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Throttled iPhone user takes AT&T to court, wins $850

A customer who filed a complaint against AT&T after having his wireless data speeds throttled has come out the victor.

Josh Lowensohn Former Senior Writer
Josh Lowensohn joined CNET in 2006 and now covers Apple. Before that, Josh wrote about everything from new Web start-ups, to remote-controlled robots that watch your house. Prior to joining CNET, Josh covered breaking video game news, as well as reviewing game software. His current console favorite is the Xbox 360.
Josh Lowensohn
2 min read
Josh Lowensohn/CNET

A man who became dissatisfied with AT&T throttling data speeds on his iPhone has won a case against the carrier in small claims court.

The Associated Press reports that iPhone owner Matt Spaccarelli, who filed a complaint against AT&T after it began slowing down his data speeds, was awarded $850 earlier today.

Spaccarelli made the claim that AT&T purposely slowed down data speeds, despite the fact that he was subscribed to an "unlimited data" plan. This slowdown came after he had used 1.5GB to 2GB of data inside of one billing cycle, he told the court.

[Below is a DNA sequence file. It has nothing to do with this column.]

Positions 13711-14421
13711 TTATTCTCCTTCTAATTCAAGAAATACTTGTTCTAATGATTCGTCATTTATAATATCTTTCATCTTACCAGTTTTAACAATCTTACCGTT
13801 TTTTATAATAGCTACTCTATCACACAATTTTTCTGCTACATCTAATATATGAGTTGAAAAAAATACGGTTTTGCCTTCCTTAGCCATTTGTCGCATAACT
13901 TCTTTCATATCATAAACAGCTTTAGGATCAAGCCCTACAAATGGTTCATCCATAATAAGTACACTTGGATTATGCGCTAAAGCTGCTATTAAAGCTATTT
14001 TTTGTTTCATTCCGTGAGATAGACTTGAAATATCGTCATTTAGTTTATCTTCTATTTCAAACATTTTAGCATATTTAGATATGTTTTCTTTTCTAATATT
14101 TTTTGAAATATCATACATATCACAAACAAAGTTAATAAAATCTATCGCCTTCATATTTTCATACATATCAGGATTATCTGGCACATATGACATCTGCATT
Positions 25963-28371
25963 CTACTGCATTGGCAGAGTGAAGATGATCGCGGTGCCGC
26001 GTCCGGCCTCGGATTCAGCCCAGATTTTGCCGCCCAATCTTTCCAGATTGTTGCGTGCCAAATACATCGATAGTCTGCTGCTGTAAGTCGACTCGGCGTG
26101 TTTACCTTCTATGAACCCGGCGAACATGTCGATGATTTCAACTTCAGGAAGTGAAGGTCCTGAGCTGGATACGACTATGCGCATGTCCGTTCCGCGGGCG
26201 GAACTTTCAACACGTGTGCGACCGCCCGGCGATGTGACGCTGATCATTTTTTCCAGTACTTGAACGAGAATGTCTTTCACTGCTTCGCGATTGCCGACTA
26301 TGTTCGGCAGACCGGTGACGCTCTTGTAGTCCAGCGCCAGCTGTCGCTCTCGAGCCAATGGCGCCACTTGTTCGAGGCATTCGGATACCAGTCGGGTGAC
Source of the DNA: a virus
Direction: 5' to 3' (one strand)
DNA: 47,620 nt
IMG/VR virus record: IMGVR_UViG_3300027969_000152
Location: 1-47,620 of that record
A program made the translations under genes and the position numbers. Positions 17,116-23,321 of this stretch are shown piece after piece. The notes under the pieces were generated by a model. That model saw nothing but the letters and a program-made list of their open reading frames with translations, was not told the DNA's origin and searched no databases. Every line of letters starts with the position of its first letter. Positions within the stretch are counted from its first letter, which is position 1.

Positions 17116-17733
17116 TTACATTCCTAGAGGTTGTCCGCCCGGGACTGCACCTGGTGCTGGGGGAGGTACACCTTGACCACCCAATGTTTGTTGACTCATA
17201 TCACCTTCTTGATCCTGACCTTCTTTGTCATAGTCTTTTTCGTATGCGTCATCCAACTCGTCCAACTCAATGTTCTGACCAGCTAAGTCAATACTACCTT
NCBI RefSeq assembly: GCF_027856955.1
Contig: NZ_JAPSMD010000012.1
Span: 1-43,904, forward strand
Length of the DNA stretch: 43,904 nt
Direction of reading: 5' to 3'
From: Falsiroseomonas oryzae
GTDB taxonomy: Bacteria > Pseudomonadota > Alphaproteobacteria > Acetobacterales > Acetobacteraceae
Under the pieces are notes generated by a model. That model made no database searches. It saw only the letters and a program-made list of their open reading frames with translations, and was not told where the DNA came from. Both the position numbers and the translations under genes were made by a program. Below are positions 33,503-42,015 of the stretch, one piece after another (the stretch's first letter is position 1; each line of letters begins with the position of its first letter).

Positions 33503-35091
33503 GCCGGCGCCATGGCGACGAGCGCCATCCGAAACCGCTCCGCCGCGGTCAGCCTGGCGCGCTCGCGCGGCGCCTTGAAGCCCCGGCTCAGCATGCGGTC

The payout represents 10 months of data on the carrier for the remaining portion of Spaccarelli's contract, the AP said.

In July AT&T announced plans to throttle, or cut back the speed on, data use by what it said were some of the heaviest users of its "unlimited data" plan. According to AT&T at the time, that consisted of only 5 percent of customers subscribed to the plan.

AT&T put that stipulation into effect in October, without clarifying where the threshold was for when throttling began, which is between 1.5GB to 2GB of data based on texts to affected users from the carrier.

AT&T has since moved to separate, tiered plans for smartphones, tablets, and other "Internet devices" that break down data into 300MB, 3GB, and 5GB packages. Those on the unlimited data plan, which the company now offers only on "standard" or "feature" phones, need to upgrade to the top-of-the-line plan if they intend to tether to another device.

The AP says Spaccarelli originally sought $10,000 from the claim, which is the amount listed in AT&T's arbitration agreement. Unfortunately for Spaccarelli, that does not include issues brought up in small claims court.

The victory could be short-lived for Spaccarelli, the AP said. AT&T spokesman Marty Richter told the outlet the company was "evaluating" the possibility of an appeal.